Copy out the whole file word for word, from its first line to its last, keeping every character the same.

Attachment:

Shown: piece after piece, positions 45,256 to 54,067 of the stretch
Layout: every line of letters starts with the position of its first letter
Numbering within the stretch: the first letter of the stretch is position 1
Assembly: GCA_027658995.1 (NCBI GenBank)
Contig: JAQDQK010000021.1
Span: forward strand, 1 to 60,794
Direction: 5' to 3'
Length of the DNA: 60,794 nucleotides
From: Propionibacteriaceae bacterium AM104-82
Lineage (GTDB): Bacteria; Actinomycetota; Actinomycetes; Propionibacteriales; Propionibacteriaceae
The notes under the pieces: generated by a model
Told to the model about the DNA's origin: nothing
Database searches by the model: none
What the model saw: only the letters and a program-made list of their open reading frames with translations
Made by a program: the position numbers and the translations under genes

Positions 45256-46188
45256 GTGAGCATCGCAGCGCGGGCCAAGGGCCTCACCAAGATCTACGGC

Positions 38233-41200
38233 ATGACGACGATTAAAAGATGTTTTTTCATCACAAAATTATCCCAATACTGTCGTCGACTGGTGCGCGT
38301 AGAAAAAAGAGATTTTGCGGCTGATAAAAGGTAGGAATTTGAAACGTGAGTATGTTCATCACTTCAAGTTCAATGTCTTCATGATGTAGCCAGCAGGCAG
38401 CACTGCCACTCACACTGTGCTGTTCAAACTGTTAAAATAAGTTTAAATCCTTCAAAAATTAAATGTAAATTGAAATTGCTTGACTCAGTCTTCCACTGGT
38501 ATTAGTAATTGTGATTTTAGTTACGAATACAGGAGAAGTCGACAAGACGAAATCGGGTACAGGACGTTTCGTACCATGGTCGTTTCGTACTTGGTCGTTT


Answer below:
Shown: piece after piece, positions 45,256 to 54,067 of the stretch
Layout: every line of letters starts with the position of its first letter
Numbering within the stretch: the first letter of the stretch is position 1
Assembly: GCA_027658995.1 (NCBI GenBank)
Contig: JAQDQK010000021.1
Span: forward strand, 1 to 60,794
Direction: 5' to 3'
Length of the DNA: 60,794 nucleotides
From: Propionibacteriaceae bacterium AM104-82
Lineage (GTDB): Bacteria; Actinomycetota; Actinomycetes; Propionibacteriales; Propionibacteriaceae
The notes under the pieces: generated by a model
Told to the model about the DNA's origin: nothing
Database searches by the model: none
What the model saw: only the letters and a program-made list of their open reading frames with translations
Made by a program: the position numbers and the translations under genes

Positions 45256-46188
45256 GTGAGCATCGCAGCGCGGGCCAAGGGCCTCACCAAGATCTACGGC

Positions 38233-41200
38233 ATGACGACGATTAAAAGATGTTTTTTCATCACAAAATTATCCCAATACTGTCGTCGACTGGTGCGCGT
38301 AGAAAAAAGAGATTTTGCGGCTGATAAAAGGTAGGAATTTGAAACGTGAGTATGTTCATCACTTCAAGTTCAATGTCTTCATGATGTAGCCAGCAGGCAG
38401 CACTGCCACTCACACTGTGCTGTTCAAACTGTTAAAATAAGTTTAAATCCTTCAAAAATTAAATGTAAATTGAAATTGCTTGACTCAGTCTTCCACTGGT
38501 ATTAGTAATTGTGATTTTAGTTACGAATACAGGAGAAGTCGACAAGACGAAATCGGGTACAGGACGTTTCGTACCATGGTCGTTTCGTACTTGGTCGTTT